You can tell a lot about organizations use and adoption of technologies by how and where they want to deploy their app services. You may recall that app services is a big umbrella under which a variety of technologies actually lives. Load balancing (scale), acceleration (performance), and web app firewall (security) are all “app services”. That’s because they live, topologically, between a user (client) and an app (server). Requests and responses must flow through an app service. What that app service does is variable. It may modify it, strip things out or add things in. It may do nothing at all but keep an eye on it. But it does something that’s considered important to the success and security of that app, or else it wouldn’t be deployed.
So when we ask respondents to our State of Application Delivery surveys where and in what form factor they prefer to deploy those app services, it tells us something about where they’re deploying applications and with what kind of architecture they may be working.
For example, this year (2017), we added “Containers” to the list of form factors for which respondents could select a preference. They could choose hardware, software (virtual appliances), containers, or the always popular “D. All of the above” option. For containers, we were pleasantly surprised to discover an existing preference that’s striking considering the age and maturity of the technology.
In general, containers were preferred by 5% of respondents. When we filter that through the lens of “cloud-first” organizations, that jumps to 8%. Remember, that’s for app services, not apps. Which kind of implies that apps are already deployed in containers (or are about to be) and respondents want to deploy the appropriate app services in containers along with them.
More surprising, perhaps, was that the largest role to express that preference was respondents in infrastructure and network roles. Twenty-nine percent (29%) of those who want containers self-identify as “infrastructure” or “network” professionals.
As noted in an earlier blog about containers and usage habits, containers appears poised to explode on-premises, at least, given their broad applicability across application types and architectures. Rather than being relegated to supporting “emerging” application architectures like microservices, containers appear to be flourishing as a mechanism to gain portability and scalability of legacy (often called ‘monolithic’) applications as well.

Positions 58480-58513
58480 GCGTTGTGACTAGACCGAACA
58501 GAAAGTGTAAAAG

This, in itself, should not be surprising given the “legacy” use-case promoted by virtualization. One of more appealing aspects of virtualization (a category into which containers can be loosely included) is its ability to support aging apps within more modern network and infrastructure architectures. Containers are able to do this, as well, and are rapidly gaining the automation and orchestration supportive structure necessary to enable the same capabilities it took virtualization years to realize.
While there’s certainly something to the argument that containers are better at enabling the real-time migration to and from off-premise cloud environments we’ve always been promised, it is more likely that the innate capabilities of the orchestration and automation frameworks surrounding containers and enabling efficient, on-demand scale are behind containers rapid rise across all IT concerns. Scale, today, is of major importance to not only IT but business, too. With digital transformation efforts – internal and external facing – driving new applications and services into production, it is inevitable that scale and security will rise to the fore of requirements for business success.
Containers, for all their rough edges (and make no mistake, these fledgling systems certainly have them just as any tech in its infancy), are an appealing alternative to existing options. With a native affinity for API-driven integration with the various other systems and services in the data center necessary to scale applications, containers are indicative of a new mindset within the data center that’s driven by a focus on scale from the get-go, rather than as a bolt-on after-thought “if we need it.”
It’s not just the ability to scale quickly and automatically; it’s the built-in assumption that you will and the support innate to the orchestration and scheduling systems that’s likely to propel containers higher and higher in the “preference for” category across all IT roles.
Containers are rising. They’re not in ascendancy yet, but I don’t think I’d be crazy (or alone) to predict that it won’t be long before they will be.